1987 In an article published in Mensa Magazine, Keith Beasley uses the term

emotional quotient. It has been suggested that this is the first published use of the
term, although Reuven Bar-On claims to have used the term in an unpublished version
of his graduate thesis.
1990 Psychologists Peter Salovey and John Mayer publish their landmark

article, Emotional Intelligence, in the journal Imagination, Cognition, and Personality.


1995 - The concept of emotional intelligence is popularized after publication of

Daniel Golemans book Emotional Intelligence: Why It Can Matter More Than IQ.
1998 Goleman publishes Working with Emotional Intelligence, in which he
explores EI in the workplace.

Figure 1. Evolution of Emotional Intelligence


Emotional Intelligence What is it and why do you need it?
Emotional Intelligence is the area of cognitive ability involving traits and social skills that
facilitate interpersonal behavior. While intelligence can be broadly defined as the
capacity for goal-oriented adaptive behavior, EI focuses on the aspects of intelligence
that govern self-knowledge and social adaptation. The term first appeared in 1985, in
Wayne Payne's doctoral thesis, A study of emotion: Developing emotional intelligence.
Payne's thesis centered on the idea that society's historical repression of emotion is the
source of wide-scale problems such as addiction, depression, illness, religious conflict,
violence and war. Goleman later popularized the term and developed related concepts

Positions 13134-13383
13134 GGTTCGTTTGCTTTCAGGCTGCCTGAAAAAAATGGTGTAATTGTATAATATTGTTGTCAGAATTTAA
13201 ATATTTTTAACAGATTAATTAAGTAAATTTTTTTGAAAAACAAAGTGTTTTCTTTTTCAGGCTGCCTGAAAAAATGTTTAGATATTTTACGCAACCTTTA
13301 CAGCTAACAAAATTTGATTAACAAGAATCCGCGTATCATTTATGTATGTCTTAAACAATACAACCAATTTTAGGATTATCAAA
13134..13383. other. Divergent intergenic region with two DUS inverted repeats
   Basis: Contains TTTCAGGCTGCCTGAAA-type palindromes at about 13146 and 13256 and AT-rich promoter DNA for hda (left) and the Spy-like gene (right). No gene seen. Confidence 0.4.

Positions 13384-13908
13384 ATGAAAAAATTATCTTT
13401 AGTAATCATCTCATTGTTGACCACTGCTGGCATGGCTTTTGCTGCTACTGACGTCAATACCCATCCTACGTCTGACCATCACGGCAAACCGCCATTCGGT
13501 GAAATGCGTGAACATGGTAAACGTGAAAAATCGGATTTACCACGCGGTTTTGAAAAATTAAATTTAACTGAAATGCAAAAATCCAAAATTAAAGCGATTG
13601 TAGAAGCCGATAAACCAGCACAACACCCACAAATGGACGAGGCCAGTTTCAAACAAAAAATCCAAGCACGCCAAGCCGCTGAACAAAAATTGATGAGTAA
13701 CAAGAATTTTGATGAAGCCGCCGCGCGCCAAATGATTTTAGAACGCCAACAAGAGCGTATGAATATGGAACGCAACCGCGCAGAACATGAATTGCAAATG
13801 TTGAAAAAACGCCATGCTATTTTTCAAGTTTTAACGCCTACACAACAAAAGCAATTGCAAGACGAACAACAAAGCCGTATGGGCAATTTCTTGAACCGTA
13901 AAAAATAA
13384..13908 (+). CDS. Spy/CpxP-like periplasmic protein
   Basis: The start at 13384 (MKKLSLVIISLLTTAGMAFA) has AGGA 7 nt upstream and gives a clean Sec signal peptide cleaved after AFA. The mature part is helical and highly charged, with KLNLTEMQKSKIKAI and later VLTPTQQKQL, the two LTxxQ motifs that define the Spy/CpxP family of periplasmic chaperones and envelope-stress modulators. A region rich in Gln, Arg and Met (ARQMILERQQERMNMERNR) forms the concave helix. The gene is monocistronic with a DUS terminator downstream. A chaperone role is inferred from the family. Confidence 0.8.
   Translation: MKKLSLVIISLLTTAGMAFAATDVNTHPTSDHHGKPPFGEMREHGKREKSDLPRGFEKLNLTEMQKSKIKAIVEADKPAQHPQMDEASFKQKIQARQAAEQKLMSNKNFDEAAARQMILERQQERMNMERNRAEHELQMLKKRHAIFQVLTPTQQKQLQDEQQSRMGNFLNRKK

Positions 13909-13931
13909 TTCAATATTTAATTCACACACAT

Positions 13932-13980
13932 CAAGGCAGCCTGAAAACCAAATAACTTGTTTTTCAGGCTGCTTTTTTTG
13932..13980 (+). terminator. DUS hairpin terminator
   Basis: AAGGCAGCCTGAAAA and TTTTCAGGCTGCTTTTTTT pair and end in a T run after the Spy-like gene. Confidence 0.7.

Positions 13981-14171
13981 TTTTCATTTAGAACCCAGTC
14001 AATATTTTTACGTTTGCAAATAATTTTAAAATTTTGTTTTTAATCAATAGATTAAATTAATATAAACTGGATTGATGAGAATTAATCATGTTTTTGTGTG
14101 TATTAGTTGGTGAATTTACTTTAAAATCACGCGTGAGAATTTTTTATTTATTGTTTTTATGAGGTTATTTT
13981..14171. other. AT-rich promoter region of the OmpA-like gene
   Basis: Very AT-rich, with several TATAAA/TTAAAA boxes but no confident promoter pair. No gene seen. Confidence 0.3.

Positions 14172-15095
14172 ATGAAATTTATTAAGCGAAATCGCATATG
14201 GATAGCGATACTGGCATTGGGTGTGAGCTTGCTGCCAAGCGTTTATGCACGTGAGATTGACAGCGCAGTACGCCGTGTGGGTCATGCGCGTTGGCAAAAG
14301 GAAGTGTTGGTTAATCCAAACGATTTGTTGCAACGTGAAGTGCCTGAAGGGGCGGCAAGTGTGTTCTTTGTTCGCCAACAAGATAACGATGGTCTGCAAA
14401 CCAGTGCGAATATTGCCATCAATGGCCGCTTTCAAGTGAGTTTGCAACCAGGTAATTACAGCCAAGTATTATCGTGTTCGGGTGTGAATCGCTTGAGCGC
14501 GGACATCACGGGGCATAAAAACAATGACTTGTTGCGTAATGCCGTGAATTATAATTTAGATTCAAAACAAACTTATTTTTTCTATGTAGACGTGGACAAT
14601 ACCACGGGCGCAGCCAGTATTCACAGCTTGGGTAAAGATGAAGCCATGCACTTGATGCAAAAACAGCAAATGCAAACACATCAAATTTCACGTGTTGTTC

in his influential book, Emotional Intelligence (1995). In Working with Emotional
Intelligence (1998), Goleman explored the function of EI on the job describing
emotional intelligence as the largest single predictor of success in the workplace.
Goleman (1999) describes EI as "managing feelings so that they are expressed
appropriately and effectively, enabling people to work together smoothly toward their
common goals." According to Goleman, the four major skills that make up emotional

intelligence are:
Self-Awareness
Self-Management
Social Awareness
Relationship Management
EI has become a vital part of how today's leaders meet the significant challenges they
face. EI can further help leaders in a difficult leadership role, one that fewer and fewer

people seem capable of fulfilling, and can provide developing leaders with the
competitive edge they need to succeed. As EI evolved into a finite attribute among
leaders and managers, it has become clear that without EI, projects would continue to
fail at an alarmingly high percentage.
Methodology
This qualitative study utilizes the case study methodology (Yin, 2003) as a method of